No plants evoke as much interest as carnivorous plants that trap and consume live animals. But why are there plants that have evolved this rather unusual (for a plant) trait?
Typically, plants obtain minerals and essential elements through their roots from the soil they are growing in. But, carnivorous plants get their minerals from catching live prey, this is because they have evolved to live in extremely nutrient-poor soils. In fact, give a carnivorous plant a rich, ‘healthy’ soil and you’ll most likely kill it!
Several methods for catching prey (usually insects) have evolved, which can be seen in some of the most well-known carnivorous plants below.
Dionaea muscipula – Venus Fly Trap
The most famous and easily recognisable carnivorous plant is the Venus Fly Trap. Dionaea is a monotypic genus meaning it contains only one species (D. muscipula). The trap mechanism of the Venus Fly Trap is unique in the plant kingdom. 3 small trigger hairs inside the trap need to be touched twice in 20 seconds to activate the trap (making the Venus Fly Trap the only plant that can count!) and snap it shut on the unsuspecting prey. As the prey struggles, the trap seals tighter until escape is impossible and the prey can be slowly digested.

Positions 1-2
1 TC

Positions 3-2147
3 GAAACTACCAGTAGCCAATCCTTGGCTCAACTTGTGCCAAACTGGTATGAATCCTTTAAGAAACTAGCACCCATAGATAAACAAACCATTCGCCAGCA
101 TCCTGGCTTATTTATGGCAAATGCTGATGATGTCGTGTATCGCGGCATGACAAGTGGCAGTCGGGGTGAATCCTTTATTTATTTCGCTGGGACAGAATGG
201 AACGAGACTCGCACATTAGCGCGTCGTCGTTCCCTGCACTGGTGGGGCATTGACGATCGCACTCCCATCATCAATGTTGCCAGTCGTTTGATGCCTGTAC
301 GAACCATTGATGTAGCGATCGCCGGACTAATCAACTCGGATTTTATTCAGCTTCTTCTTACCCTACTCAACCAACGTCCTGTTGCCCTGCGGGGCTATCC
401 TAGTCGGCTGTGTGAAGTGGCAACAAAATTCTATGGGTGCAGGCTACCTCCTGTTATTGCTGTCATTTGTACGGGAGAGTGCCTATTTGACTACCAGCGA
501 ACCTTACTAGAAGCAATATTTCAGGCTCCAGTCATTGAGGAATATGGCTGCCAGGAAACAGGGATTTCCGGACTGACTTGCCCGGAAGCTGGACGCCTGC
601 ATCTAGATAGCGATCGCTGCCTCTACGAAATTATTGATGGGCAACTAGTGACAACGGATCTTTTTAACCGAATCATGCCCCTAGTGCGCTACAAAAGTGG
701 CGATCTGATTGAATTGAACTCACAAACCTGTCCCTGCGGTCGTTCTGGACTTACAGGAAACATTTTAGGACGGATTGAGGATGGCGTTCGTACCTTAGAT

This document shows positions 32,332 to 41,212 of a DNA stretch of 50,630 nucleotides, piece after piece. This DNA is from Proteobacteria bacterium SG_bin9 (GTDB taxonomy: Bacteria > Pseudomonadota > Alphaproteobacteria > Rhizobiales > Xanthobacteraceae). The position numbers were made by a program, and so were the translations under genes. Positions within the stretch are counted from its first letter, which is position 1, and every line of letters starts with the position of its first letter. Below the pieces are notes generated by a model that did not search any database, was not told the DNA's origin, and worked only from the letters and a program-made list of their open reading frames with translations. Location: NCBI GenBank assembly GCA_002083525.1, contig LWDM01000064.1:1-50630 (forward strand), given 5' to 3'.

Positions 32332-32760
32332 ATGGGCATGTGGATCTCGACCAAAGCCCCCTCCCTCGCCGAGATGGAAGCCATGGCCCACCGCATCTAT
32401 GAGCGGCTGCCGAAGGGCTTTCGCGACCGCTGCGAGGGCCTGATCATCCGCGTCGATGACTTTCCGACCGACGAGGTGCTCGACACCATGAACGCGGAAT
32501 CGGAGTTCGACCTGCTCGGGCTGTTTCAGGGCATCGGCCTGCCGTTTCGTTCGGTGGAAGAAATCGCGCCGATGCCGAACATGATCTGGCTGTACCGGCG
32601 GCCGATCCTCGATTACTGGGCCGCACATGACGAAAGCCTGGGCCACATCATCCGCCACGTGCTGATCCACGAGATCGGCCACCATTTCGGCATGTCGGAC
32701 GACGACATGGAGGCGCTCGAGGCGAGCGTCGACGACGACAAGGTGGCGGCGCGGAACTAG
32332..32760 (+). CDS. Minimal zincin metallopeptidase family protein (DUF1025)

Sarracenia spp. – North American Pitcher Plants
There are several species of Sarracenia with many subspecies, varieties, forms and hybrids. All of which trap their prey inside modified leaves called pitchers. These pitchers can take the form of long trumpet-like traps or low-lying bulbous traps. Prey is lured to the top of the trap by a sweet ‘nectar’ secreted by the plant. Directly below this lure, the pitcher is extremely slippery which can cause insects to suddenly lose their footing and fall into the trap. Fine downward-pointing hairs prevent the hapless prey from climbing back out. They are digested within the pitcher.
Drosera spp. – Sundews
There are around 200 species of sundew making them the most diverse genus of carnivorous plant. They catch prey by using sticky droplets of ‘dew’ on their leaves. As they struggle to escape the sticky leaves, insects usually get caught by more dew making it even harder to get away. Eventually, the prey can fight no more and become a meal as the drosera digests them.
Nepenthes spp. – Monkey Cups
Nepenthes are vining carnivorous plants with cup-like extensions at the end of their leaves. The cups contain water and digestive enzymes to drown and digest prey that falls in. Prey are attracted by a nectar-like substance above the cup but then slip into the trap. Often, downwards pointing teeth’ prevent escape!
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